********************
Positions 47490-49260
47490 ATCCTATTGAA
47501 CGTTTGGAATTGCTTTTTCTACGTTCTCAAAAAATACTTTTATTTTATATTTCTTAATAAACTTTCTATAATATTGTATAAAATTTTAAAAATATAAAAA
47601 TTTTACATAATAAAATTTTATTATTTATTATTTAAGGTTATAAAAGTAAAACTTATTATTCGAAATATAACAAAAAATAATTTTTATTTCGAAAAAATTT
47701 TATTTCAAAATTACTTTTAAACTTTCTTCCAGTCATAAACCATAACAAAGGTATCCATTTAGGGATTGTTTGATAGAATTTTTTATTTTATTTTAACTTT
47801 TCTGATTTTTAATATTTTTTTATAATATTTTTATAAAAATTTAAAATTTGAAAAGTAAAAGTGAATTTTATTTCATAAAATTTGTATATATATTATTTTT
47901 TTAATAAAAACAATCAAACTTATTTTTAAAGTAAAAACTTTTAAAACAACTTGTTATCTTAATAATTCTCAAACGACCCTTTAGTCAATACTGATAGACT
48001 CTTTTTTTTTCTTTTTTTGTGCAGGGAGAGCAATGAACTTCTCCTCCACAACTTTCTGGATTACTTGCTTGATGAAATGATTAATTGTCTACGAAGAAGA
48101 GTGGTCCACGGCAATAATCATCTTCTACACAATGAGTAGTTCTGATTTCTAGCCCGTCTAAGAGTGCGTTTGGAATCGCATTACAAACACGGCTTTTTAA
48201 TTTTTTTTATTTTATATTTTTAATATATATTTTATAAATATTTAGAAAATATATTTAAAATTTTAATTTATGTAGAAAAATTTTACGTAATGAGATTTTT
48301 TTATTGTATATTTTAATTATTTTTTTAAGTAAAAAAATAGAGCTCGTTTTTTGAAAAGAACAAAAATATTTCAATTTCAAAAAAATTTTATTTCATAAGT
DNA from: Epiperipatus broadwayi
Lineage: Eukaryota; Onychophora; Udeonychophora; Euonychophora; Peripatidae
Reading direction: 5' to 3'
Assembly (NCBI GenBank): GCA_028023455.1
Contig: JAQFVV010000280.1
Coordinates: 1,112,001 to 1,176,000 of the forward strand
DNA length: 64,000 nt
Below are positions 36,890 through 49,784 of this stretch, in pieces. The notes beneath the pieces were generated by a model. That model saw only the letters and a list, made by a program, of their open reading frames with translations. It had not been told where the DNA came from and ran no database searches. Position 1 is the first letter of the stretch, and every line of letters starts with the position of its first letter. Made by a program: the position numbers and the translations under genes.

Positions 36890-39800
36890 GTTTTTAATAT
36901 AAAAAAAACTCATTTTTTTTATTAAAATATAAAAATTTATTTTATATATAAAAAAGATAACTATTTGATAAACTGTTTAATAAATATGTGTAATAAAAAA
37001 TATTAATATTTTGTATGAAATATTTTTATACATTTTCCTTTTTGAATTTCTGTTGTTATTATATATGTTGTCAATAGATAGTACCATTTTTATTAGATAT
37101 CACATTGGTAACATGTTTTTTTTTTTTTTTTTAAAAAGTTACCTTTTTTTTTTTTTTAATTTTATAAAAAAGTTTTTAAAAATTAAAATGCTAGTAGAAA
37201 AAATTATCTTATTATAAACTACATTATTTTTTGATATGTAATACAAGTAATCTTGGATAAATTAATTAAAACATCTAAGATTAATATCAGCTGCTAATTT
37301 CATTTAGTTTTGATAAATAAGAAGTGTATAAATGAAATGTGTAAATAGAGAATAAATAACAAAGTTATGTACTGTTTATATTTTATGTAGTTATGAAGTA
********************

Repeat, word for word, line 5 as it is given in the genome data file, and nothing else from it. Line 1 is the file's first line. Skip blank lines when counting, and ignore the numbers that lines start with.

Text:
47701 TATTTCAAAATTACTTTTAAACTTTCTTCCAGTCATAAACCATAACAAAGGTATCCATTTAGGGATTGTTTGATAGAATTTTTTATTTTATTTTAACTTT